KBO postseason rookie trying to keep calm, rake at plate

INCHEON, Nov. 1 (Yonhap) — As a collegiate ball player four years ago, SSG Landers outfielder Choi Ji-hoon was watching the Korean Series at a bar with friends, watching the team that would draft him the next fall win the Korea Baseball Organization (KBO) championship.

This week, Choi, now 25 and an everyday outfielder for the Landers, will make his KBO postseason debut in the championship round, with the team having earned a bye to this stage after winning the regular season title.

Moments before Game 1 of the best-of-seven series Tuesday, Choi said he might have been even more excited watching the team, then called the SK Wyverns, upset the top-seeded Doosan Bears in 2018 than he is now.

In this file photo from Sept. 30, 2022, Choi Ji-hoon of the SSG Landers celebrates after hitting a double against the Kiwoom Heroes during the bottom of the sixth inning of a Korea Baseball Organization regular season game at Incheon SSG Landers Field in Incheon, just west of Seoul. (Yonhap)

“That series left such a lasting impression on me. And I remember wondering, ‘Will I ever get to that stage?'” Choi told reporters at Incheon SSG Landers Field in Incheon, just west of Seoul. “Now that I am here, it hasn’t really hit me yet that I am in the Korean Series.”

Choi played all 144 games in the regular season, and led the Landers with 93 runs scored and 31 steals. He said he tried not to change his mindset or approach while preparing for the Korean Series.

The Landers last played on Oct. 8 and enjoyed nearly a full month of break afforded the regular season champions before the start of the championship round.

“Things have never gone my way whenever I’ve tried to do too much,” Choi said. “So I’ve been sticking to the same routines.”

Choi, who cut a relaxed figure in the media scrum inside the first base dugout, said he took some advice from his veteran teammates to heart. In their previous incarnation as the Wyverns, the Landers franchise won Korean Series titles in 2007, 2008, 2010 and 2018, and key members of all or at least some of those championship teams are still around.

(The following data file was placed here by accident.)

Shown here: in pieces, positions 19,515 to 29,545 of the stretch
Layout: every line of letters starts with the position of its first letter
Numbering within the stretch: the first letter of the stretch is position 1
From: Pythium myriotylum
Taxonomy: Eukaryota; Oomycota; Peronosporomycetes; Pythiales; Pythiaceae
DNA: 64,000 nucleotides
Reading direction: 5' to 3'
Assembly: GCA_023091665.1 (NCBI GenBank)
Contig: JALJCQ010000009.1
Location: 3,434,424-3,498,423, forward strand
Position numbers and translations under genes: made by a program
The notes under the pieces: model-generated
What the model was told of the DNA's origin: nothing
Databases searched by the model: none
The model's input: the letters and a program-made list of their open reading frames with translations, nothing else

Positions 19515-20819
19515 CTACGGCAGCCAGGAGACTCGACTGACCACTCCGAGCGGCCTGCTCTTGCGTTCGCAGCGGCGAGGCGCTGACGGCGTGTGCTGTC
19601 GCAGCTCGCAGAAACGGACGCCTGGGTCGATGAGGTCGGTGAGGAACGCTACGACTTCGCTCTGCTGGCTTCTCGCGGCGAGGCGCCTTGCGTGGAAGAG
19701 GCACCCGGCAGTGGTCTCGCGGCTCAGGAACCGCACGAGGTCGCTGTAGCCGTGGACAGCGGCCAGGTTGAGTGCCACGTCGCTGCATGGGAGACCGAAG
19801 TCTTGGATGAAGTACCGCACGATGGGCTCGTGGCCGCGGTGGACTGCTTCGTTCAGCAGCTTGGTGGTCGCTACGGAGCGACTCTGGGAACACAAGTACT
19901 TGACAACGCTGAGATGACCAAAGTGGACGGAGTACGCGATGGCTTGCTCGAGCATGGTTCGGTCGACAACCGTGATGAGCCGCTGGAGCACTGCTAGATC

“They’ve told me these games are just bonus and said how much fun they had when they were my age,” Choi said. “They have really put me at ease. It’s nice to have these veterans who have my back. I feel like I can lean on them when the going gets tough.”

Asked if he was nervous ahead of his first postseason game, Choi said, “I am not nervous at all, but that’s probably because I don’t know any better.”

“Who knows? Once the game starts, I think I may get more jitters,” Choi added. “I don’t think I have to do anything to get fired up. My teammate are worried that I am going to be too excited.”

Choi said his goal for the Korean Series is not to stand out, one way or another.

“Hopefully, we will win the championship and I will keep a low profile,” Choi said. “I want to make sure I don’t get carried away.”

For the Landers, at the opposite end of the spectrum in postseason experience sits the 40-year-old outfielder Kim Kang-min, who has 66 postseason games to his credit. Only third baseman Choi Jeong, with 67, has played more on either side.

“I think the best quality about our team is that the guys don’t have to be prodded to do anything,” Kim said. “I’ve seen younger guys prepare for the series, and I didn’t have to tell them anything. Games don’t always play out the way we want them to, but we know we’ve put in the work along the way.”